One of the principles of Agile underscores the importance of "responding to change." Though we are theoretically willing to respond to changes, we have difficulty determining their size. In truth, though the only constant in this world is change
, most of us are resistant to it. I have faced challenges in managing changes effectively, and the ways that I have handled them have worked most of the time. It’s about understanding what change really means to your team.
First, how do you react when a change comes in? Are you worried? Do you think it will add more work? Do you think it will impact your sprint deliverables? Do you think that your team will become demotivated? Are you disappointed that you have to re-do a couple of things? Let’s look into two scenarios that we might face in our Agile world.
Why are big changes coming?
You might wonder, “We did a good job at backlog grooming and sprint planning; why are so many change requests coming now, in the middle of the sprint?” Changes can be classified into two broad categories: 1) The change that you have foreseen, and 2) the change that is a surprise. For example, you see that a new building is under construction for your office, and you have to relocate within the next six months. This change falls in the first category; you can plan ahead for this change. But let’s say that the entire electrical supply in your office is down and you have to quickly relocate to another location to keep your business running. We could not anticipate this change, but we have to react fast to mitigate it.
If we relate this to our Agile world, we don’t have to worry about big, planned changes, because we have time to manage them. The unplanned urgent changes usually come in because product owners did not anticipate them; however, managing them is a priority. The business world in which we live has many competitors who can find opportunity in our delayed reaction or response to changes. As an Agile team, when a change is requested, we should always appreciate that it’s made for the benefit our business or customer. So no matter where we are in the sprint, we should welcome the change and plan to implement it. That doesn’t mean that you have to complete the change in the same sprint; it primarily depends on your team velocity and the time remaining in the sprint.
Also, you should not feel discouraged that you have to re-do a couple of things. Do not become demotivated because some of the user stories that you worked on previously are now obsolete. As part of a self-organized team, you should always respect the fact that whatever you deliver brings value to the business or product owners. Do you think it is worth delivering three user stories that don't bring any value to the customer/business just because you didn’t want to accept the needed change? Do you think that you would have added more value by making that one change instead of those three stories?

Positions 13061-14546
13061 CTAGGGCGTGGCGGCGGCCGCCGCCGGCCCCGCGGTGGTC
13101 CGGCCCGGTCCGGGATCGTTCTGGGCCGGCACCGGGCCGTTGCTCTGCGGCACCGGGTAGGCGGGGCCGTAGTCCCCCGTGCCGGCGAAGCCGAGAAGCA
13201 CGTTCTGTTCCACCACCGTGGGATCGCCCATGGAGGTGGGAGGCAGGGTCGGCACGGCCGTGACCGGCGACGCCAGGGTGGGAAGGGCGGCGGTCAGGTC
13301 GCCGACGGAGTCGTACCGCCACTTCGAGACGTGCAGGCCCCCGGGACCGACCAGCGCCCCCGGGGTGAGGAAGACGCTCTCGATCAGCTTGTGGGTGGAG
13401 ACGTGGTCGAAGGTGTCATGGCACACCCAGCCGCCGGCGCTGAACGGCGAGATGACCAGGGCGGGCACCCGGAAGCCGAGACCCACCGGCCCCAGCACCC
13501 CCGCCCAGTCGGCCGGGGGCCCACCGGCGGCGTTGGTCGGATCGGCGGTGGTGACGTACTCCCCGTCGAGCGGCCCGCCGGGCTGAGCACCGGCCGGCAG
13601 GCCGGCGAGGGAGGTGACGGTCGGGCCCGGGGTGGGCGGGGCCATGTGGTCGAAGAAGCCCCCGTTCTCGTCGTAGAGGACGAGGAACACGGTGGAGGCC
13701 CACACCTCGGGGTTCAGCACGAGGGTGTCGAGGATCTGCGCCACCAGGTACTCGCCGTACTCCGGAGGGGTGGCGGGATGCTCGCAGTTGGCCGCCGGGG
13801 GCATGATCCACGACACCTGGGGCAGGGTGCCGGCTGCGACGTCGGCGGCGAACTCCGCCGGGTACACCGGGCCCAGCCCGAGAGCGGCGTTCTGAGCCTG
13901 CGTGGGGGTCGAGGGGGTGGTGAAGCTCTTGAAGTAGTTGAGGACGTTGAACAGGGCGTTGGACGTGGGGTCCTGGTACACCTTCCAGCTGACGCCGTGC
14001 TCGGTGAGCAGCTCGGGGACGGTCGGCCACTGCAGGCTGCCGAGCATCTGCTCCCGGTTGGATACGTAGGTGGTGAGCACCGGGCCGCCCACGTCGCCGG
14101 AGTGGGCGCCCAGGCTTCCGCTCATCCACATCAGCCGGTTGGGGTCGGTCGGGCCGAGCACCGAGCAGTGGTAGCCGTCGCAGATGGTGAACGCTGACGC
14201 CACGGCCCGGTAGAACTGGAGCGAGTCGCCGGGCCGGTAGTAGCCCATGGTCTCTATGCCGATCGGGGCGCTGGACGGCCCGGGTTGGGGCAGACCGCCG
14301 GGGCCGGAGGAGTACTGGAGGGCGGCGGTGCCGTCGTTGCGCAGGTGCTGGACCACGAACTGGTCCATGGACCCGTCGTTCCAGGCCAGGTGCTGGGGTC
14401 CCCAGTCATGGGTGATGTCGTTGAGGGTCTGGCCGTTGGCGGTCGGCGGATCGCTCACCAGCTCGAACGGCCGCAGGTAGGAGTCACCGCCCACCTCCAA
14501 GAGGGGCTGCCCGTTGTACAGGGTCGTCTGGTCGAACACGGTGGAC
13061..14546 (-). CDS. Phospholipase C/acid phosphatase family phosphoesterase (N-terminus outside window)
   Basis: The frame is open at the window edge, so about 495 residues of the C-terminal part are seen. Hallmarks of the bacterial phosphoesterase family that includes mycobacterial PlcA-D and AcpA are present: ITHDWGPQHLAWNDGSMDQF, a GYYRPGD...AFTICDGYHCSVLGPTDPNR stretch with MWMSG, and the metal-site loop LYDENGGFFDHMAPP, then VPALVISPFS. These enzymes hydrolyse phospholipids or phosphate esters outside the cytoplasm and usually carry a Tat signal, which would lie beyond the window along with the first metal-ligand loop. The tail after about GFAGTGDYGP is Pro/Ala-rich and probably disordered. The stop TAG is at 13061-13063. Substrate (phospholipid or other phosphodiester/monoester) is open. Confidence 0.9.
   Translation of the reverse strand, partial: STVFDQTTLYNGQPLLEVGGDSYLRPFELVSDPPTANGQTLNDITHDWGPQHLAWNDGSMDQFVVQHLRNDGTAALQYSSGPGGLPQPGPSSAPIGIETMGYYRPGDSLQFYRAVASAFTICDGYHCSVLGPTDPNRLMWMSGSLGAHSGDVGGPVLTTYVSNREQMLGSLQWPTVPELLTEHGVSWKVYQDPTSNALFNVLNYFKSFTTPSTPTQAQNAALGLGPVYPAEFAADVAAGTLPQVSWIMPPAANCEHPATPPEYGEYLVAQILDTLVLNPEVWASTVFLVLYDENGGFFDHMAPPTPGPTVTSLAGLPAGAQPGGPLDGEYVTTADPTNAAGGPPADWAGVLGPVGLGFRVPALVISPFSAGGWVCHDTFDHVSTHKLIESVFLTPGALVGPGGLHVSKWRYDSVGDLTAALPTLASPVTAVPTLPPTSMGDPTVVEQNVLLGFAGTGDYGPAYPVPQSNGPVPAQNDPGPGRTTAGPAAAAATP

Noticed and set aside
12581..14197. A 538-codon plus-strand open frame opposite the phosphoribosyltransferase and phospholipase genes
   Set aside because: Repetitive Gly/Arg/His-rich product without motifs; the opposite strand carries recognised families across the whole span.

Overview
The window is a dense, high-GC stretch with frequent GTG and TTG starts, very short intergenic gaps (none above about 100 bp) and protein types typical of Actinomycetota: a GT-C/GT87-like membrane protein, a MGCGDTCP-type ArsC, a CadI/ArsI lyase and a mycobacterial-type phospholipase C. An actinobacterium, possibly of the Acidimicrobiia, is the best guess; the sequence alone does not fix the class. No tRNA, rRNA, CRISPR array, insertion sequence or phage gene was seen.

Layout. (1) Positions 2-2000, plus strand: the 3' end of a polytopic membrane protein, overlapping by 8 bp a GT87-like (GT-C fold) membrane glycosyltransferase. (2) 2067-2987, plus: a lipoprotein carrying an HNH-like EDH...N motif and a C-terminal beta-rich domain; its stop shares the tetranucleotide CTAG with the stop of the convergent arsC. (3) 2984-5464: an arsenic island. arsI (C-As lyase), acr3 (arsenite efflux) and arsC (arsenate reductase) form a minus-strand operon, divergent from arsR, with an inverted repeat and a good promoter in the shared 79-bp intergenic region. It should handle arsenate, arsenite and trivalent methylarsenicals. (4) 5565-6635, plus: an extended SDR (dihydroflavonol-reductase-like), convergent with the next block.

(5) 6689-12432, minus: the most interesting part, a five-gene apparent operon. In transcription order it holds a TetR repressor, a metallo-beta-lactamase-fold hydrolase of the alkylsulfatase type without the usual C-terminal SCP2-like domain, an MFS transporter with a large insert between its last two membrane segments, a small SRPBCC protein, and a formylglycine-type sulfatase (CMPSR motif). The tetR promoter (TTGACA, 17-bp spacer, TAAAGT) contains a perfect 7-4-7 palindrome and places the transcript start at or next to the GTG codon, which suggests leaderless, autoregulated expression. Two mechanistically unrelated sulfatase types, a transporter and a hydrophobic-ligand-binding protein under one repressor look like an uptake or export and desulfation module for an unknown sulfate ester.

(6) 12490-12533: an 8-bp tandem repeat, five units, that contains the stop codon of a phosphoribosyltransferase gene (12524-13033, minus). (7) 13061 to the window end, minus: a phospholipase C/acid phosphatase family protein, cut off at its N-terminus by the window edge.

Why are small changes coming?
Do we really need to talk about the small changes? I think most teams have this attitude: “Do not worry about small changes. We can accommodate them.” Because they are small. Am I right?
Let’s consider another example. Suppose your team is developing a user story to take customer feedback for an online food delivery website. You have been working on a form that takes the customer name, rating, and comments. In the middle of the sprint, the product owner comes up with the idea that if we collect the customer home-address pin code, we can analyze the orders made in that locale to check whether other customers from the same locale have similar feedback. When the product owner comes to you with this change, the first thing the team thinks is, “OK, we just have to add a text box that takes the numeric input, and the maximum length is six digits. It’s a small code change. We can take it. No worries.” The team implements it and delivers at the end of the sprint.
Do you think we did the right thing?
Effectively managing changes
Although we may come from different backgrounds — Waterfall or Agile — the first thing we consider when a change comes in is how extensive the code change is. How many HTML pages do I have to touch? Do I need to import any libraries? Do I need to do regression testing? We tend to measure changes in terms of their implementation complexity. That comes naturally to us.
But it’s not the first thing to do when responding to a change. The first things we should ask or know are:
- What value add does this change bring?
- How does a product owner or customer benefit from this change?
- How does it help our business to progress or compete?
If we know and understand these things, we can implement the change more effectively. Let’s go back to the example wherein the product owner wants an address field. If you know the value that this brings to your customer, you can suggest a couple of things, like reading the customer address by using location services so that the customer doesn’t have to enter the complete address manually.
In summary, always welcome a change and respond to it based on the value it brings. Although size matters, value matters more. The graph below shows one relationship between the size and value of a change.
Although 100 points of the story are completed in Sprint 1, the value the story brings to the business is less. In contrast, Sprint 2 has given more value to the business, even though it has fewer story points.